Simona Surdu

DrBicuspid.com

The number of US pediatric dentists is expected to grow by more than 60% through 2030, according to new research commissioned by the American Academy of Pediatric Dentistry (AAPD). Without major policy shifts, this drastic increase in supply could overtake demand for services.

The dental industry is in a time of transition — more dentists are postponing retirement and an increasing number of students are enrolled in dental school. A study published in the July issue of the Journal of the American Dental Association explored how these trends may affect pediatric dentistry (July 2019, Vol. 150:7, pp. 609-617).

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MedicalXpress.com

Research conducted by the University at Albany’s Center for Health Workforce Studies (CHWS) finds that in states where dental hygienists are allowed by law to practice at higher levels of professional competence and skill, the population’s oral health notably improves. The paper, published in Health Affairs‘ December 2016 thematic issue on , examines impacts of “scope of practice” on oral health outcomes. Scope of practice for health professionals is defined by individual states’ laws and regulations, which describe permissible settings, allowable services, and requisite supervision by other health professionals.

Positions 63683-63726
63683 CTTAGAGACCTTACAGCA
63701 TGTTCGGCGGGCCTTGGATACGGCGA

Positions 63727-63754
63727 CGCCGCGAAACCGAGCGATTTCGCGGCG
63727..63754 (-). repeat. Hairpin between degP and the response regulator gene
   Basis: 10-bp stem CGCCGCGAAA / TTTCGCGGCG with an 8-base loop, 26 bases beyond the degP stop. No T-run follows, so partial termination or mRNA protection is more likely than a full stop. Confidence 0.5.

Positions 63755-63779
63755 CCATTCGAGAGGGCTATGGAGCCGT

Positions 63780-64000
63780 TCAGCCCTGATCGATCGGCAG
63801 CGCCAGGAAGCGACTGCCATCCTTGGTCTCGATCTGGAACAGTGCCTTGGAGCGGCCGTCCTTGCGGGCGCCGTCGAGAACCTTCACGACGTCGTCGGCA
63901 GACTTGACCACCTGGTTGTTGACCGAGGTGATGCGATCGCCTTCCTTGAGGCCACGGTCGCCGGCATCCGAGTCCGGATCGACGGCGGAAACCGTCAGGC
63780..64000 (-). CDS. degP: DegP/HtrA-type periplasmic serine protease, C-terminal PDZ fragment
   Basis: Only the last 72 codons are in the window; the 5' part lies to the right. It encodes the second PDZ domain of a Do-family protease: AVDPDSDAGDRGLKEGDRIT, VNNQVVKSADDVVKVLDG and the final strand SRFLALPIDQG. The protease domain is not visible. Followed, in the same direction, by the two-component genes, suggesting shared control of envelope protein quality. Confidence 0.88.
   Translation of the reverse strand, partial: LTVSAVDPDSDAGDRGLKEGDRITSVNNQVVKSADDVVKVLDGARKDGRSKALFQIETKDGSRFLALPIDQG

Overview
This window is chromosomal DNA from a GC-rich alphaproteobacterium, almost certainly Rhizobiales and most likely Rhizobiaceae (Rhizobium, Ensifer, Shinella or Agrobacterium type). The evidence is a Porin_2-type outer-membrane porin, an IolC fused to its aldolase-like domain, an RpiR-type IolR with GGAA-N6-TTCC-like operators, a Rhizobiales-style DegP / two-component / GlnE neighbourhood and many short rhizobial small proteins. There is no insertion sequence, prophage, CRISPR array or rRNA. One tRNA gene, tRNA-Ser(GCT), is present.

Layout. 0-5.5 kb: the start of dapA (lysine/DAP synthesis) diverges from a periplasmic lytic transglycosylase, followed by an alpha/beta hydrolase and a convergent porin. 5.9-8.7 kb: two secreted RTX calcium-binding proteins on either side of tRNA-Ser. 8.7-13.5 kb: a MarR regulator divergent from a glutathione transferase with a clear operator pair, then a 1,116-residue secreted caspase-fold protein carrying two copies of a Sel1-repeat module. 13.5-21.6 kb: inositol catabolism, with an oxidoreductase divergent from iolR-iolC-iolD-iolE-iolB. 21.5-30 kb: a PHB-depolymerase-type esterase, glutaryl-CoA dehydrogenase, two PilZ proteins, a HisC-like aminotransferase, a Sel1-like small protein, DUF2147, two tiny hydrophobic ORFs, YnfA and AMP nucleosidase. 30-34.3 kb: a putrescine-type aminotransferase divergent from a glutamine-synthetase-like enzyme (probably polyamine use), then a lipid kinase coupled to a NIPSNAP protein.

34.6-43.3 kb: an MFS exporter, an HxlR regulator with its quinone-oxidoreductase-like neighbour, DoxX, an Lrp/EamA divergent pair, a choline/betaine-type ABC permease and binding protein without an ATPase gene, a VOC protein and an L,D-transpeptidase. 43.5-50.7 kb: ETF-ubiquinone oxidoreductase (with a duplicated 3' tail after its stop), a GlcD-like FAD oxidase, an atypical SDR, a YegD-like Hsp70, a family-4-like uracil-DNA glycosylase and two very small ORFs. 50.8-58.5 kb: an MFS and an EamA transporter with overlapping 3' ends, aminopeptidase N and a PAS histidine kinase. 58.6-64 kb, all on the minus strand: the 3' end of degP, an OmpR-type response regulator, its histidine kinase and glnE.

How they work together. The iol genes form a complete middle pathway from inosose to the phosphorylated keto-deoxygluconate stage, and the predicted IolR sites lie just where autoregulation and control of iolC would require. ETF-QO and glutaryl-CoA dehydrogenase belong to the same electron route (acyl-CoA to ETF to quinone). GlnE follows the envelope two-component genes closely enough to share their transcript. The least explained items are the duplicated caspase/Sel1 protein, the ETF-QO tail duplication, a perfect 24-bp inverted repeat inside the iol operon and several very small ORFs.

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DrBicuspid.com

Does expanding a hygienist’s scope of practice translate to improved oral healthcare at the state level? Researchers from New York believe it does, according to the results of a survey published this month in Health Affairs. With the debates about dental therapists and dental telemedicine ongoing, researchers from the University at Albany in New York updated a previous study to investigate if hygienists with an expanded practice options could reduce the oral disease burden. “Scope of practice for dental hygienists … had a positive and significant association with having no teeth removed because of decay or disease,” wrote lead study author Margaret Langelier and colleagues (Health Affairs, December 2016, Vol. 35:12, pp. 2207-2215).

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